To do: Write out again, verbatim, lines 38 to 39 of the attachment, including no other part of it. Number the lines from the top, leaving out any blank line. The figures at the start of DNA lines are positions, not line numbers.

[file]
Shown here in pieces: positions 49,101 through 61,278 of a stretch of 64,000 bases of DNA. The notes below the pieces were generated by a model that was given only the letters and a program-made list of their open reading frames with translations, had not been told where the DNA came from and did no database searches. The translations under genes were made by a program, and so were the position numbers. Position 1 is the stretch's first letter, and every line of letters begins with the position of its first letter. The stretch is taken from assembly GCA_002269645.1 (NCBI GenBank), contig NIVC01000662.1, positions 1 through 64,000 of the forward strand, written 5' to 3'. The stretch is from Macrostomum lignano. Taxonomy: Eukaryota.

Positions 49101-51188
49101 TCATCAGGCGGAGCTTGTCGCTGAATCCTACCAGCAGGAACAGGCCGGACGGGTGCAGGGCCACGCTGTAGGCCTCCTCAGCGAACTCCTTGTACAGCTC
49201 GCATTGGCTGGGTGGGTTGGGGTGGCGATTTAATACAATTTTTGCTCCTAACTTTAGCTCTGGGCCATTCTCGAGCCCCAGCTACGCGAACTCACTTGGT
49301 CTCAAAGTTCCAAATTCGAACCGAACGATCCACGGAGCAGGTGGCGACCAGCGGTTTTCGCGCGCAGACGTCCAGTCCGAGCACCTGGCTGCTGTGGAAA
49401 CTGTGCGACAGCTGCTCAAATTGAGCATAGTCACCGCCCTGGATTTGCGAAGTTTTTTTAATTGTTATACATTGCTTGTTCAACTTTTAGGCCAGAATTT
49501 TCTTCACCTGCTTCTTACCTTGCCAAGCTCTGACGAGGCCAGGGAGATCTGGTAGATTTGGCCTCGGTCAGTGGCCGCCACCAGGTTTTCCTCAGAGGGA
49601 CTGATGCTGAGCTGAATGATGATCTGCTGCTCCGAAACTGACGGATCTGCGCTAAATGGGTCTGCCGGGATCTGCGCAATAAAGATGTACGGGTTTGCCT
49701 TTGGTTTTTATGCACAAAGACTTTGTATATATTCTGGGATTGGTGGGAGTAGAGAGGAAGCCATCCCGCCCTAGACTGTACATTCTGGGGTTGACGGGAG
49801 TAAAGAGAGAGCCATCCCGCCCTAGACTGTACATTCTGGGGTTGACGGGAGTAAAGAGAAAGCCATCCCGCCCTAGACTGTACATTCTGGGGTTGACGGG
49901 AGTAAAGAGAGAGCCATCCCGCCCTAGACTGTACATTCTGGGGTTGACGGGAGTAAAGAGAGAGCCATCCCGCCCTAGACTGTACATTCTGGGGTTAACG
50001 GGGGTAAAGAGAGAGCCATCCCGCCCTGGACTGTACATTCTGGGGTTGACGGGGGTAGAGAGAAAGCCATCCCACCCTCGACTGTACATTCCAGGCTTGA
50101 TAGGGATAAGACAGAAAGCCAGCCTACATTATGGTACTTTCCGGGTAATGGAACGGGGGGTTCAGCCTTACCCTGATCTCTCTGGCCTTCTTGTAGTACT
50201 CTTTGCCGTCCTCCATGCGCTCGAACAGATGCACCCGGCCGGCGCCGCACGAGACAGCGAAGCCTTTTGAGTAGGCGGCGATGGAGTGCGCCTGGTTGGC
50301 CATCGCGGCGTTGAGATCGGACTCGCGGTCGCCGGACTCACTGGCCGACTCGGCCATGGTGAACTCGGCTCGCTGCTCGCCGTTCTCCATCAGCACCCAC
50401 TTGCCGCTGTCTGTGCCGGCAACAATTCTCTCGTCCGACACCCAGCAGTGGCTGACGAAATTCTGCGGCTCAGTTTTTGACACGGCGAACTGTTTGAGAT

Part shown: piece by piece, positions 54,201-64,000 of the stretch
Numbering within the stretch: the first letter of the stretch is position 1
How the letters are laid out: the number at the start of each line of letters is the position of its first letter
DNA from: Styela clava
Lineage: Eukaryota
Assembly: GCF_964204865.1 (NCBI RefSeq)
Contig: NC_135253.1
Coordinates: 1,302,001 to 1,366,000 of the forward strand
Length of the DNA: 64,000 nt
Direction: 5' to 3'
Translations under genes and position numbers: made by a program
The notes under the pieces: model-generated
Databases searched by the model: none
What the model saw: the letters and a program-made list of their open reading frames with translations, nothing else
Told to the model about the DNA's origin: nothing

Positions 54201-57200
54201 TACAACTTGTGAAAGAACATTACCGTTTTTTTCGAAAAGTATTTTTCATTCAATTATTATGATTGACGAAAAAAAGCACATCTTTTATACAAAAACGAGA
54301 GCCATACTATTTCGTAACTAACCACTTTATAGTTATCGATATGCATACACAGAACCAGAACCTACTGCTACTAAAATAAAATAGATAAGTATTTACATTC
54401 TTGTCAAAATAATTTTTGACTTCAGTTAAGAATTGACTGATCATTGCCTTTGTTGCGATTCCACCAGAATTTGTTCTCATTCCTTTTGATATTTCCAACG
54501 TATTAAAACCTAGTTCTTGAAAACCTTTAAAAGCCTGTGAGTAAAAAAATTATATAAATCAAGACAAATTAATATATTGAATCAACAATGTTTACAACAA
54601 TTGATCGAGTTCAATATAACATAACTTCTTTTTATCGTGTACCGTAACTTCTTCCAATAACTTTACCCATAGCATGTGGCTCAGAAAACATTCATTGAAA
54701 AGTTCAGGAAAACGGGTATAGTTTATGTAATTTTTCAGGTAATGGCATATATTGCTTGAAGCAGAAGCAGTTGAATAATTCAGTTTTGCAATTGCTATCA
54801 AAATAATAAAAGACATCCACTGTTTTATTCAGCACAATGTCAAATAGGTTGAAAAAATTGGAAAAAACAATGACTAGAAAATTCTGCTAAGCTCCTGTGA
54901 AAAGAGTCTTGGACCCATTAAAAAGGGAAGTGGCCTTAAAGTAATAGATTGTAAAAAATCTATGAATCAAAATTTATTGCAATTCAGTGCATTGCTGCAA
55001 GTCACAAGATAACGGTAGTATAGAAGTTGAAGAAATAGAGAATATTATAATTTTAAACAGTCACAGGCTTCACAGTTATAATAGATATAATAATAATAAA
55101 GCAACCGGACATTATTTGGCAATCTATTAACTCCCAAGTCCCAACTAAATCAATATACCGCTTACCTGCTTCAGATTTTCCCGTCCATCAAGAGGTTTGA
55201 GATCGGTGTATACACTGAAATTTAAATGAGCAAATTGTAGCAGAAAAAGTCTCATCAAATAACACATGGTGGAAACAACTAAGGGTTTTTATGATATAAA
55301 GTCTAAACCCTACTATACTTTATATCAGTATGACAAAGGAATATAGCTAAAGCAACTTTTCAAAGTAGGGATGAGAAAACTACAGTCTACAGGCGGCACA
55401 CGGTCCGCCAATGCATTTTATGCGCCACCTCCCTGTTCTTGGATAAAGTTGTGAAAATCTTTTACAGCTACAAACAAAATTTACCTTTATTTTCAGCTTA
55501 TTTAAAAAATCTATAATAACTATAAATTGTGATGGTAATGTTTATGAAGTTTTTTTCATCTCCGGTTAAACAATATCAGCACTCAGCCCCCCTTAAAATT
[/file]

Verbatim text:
54701 AGTTCAGGAAAACGGGTATAGTTTATGTAATTTTTCAGGTAATGGCATATATTGCTTGAAGCAGAAGCAGTTGAATAATTCAGTTTTGCAATTGCTATCA
54801 AAATAATAAAAGACATCCACTGTTTTATTCAGCACAATGTCAAATAGGTTGAAAAAATTGGAAAAAACAATGACTAGAAAATTCTGCTAAGCTCCTGTGA